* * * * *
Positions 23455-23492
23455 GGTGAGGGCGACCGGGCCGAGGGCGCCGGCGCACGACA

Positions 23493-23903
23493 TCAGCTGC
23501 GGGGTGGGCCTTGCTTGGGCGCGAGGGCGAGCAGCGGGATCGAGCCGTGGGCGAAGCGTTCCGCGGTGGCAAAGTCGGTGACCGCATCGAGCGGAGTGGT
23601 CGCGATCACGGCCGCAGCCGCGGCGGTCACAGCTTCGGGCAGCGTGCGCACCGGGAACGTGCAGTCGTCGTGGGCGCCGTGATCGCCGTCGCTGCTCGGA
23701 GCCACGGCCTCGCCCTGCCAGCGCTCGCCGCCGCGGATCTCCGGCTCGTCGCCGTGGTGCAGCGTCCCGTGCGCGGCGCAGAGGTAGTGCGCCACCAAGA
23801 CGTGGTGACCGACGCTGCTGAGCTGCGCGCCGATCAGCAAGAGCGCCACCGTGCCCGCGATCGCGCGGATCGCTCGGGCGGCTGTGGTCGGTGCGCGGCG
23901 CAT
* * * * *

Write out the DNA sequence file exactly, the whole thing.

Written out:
Positions 23455-23492
23455 GGTGAGGGCGACCGGGCCGAGGGCGCCGGCGCACGACA

Positions 23493-23903
23493 TCAGCTGC
23501 GGGGTGGGCCTTGCTTGGGCGCGAGGGCGAGCAGCGGGATCGAGCCGTGGGCGAAGCGTTCCGCGGTGGCAAAGTCGGTGACCGCATCGAGCGGAGTGGT
23601 CGCGATCACGGCCGCAGCCGCGGCGGTCACAGCTTCGGGCAGCGTGCGCACCGGGAACGTGCAGTCGTCGTGGGCGCCGTGATCGCCGTCGCTGCTCGGA
23701 GCCACGGCCTCGCCCTGCCAGCGCTCGCCGCCGCGGATCTCCGGCTCGTCGCCGTGGTGCAGCGTCCCGTGCGCGGCGCAGAGGTAGTGCGCCACCAAGA
23801 CGTGGTGACCGACGCTGCTGAGCTGCGCGCCGATCAGCAAGAGCGCCACCGTGCCCGCGATCGCGCGGATCGCTCGGGCGGCTGTGGTCGGTGCGCGGCG
23901 CAT